As a top reporter, editor and columnist during the L.A. Times' heyday, LA Observed columnist Bill Boyarsky knew political cartoonist Paul Conrad pretty well. He also looked into Conrad's story for his recent book, Inventing L.A.: The Chandlers and Their Times. So he was struck by what the Times' obituary on Conrad left out, considering that the paper and one of its most recognized names ever split on bad terms. Bill's column goes into what Conrad meant to to the newsroom staff, how he ticked off powerful people and was eventually replaced by conservative Michael Ramirez, and how Conrad — who died over the weekend — felt about the Times toward the end. Sample:
In the Los Angeles Times obituary on Paul Conrad, editor Russ Stanton said, “we have missed him since the day he retired.” But it wasn’t quite like that. Conrad had been angry at the paper since his 1993 retirement—at the unforgivable way he had been treated and, most important, at the direction the paper had taken....
The workers on the newsroom floor admired his fierce independence, courage and idealism. We liked the way that our publishers, first Otis Chandler and then Tom Johnson, and editor Bill Thomas stood up against those who complained about Conrad’s savage satirizing of the big shots’ failings. We felt that if they stood behind Conrad and his excellent work, they would stand behind us and our journalism. And they did.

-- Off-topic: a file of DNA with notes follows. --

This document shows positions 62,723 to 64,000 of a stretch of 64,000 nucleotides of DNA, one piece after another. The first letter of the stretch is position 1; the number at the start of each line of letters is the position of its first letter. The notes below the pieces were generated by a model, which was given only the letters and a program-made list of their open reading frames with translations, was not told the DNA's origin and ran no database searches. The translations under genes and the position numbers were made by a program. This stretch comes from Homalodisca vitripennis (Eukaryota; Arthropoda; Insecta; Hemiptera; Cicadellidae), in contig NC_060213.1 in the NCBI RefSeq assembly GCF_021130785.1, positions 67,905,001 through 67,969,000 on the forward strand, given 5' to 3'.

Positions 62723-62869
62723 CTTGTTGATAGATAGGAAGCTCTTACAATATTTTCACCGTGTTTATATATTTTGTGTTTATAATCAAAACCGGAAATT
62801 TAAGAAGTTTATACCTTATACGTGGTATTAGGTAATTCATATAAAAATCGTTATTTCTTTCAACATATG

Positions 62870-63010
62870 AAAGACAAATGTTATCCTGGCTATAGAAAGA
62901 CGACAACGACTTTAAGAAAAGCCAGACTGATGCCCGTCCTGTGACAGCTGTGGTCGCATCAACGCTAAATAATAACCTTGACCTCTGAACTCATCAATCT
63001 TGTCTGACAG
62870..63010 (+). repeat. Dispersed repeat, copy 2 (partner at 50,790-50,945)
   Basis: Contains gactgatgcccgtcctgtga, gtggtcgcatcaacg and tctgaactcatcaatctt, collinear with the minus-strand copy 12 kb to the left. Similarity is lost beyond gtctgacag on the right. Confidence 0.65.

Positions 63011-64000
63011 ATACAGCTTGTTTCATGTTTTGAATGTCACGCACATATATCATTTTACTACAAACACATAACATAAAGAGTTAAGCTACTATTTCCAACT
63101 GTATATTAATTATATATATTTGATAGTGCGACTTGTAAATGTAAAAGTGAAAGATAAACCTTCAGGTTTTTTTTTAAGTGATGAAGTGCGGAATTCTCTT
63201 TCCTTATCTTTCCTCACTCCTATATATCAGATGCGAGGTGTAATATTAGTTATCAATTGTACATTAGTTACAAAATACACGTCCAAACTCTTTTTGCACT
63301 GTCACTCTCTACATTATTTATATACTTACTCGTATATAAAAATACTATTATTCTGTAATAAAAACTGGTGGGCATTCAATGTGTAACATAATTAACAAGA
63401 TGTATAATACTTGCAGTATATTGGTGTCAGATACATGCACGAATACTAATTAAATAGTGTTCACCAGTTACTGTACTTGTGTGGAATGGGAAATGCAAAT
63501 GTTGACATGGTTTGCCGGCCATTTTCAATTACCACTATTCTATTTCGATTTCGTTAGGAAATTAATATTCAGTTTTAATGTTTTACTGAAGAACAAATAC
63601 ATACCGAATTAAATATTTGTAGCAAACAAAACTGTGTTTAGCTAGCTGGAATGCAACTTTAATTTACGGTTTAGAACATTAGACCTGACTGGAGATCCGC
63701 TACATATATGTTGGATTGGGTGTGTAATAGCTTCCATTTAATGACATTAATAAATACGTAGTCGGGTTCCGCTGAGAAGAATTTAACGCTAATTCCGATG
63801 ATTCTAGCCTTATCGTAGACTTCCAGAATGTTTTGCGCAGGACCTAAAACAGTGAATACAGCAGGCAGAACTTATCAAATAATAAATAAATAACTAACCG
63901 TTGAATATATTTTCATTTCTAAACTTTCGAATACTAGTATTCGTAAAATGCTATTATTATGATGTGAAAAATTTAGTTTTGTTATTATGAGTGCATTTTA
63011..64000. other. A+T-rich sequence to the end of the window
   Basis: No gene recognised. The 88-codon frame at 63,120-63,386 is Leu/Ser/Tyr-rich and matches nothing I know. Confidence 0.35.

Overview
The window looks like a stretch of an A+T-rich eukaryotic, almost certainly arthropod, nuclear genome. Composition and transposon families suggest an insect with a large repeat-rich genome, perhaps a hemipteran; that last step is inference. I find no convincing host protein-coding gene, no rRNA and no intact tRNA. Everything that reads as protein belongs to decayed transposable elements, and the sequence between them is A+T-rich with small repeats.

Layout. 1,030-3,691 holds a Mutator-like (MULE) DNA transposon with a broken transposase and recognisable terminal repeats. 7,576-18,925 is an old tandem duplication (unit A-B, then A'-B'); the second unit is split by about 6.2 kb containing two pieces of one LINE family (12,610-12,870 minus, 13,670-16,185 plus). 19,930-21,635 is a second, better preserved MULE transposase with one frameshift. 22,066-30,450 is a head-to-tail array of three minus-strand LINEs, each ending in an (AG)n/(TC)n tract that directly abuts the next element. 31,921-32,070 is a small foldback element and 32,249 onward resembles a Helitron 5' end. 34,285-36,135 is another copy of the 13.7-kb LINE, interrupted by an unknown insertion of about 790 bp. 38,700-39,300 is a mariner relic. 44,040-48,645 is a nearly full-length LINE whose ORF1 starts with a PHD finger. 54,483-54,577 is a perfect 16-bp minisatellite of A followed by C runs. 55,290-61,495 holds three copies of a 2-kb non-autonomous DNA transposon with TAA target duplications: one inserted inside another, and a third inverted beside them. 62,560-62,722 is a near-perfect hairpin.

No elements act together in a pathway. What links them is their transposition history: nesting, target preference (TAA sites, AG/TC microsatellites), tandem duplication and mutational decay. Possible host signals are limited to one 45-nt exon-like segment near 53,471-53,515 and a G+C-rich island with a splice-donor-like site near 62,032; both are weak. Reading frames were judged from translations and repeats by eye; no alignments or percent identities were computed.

I lived through that era and the downhill slide that followed it.
After Otis Chandler retired as publisher in 1980 and moved into the leadership of Times Mirror, Conrad’s troubles began. In 1986, the conservative Chandler family members forced Otis out as editor-in-chief and chairman of Times Mirror. Three years later, Johnson, who had succeeded him as publisher, was ordered to fire the editor of the editorial pages, Tony Day, a moderate who was liberal on social issues and a steadfast Conrad supporter. Johnson refused and was fired. That year, Bill Thomas, who stood up for Conrad, retired as editor. The editorial page became bland and more conservative. Conrad, the opposite of bland and conservative, was out of place and out of highly placed friends and supporters....
The impact of his daily cartoons was gone. He was just another of the syndicated cartoonists the paper occasionally used. Readers didn’t know when he would appear, or where on the pages his cartoons would run. Angry, he often called the editors, demanding to know why his cartoons weren’t being run. He couldn’t get straight answers. America’s greatest political cartoonist was being treated as if he were a rookie freelancer.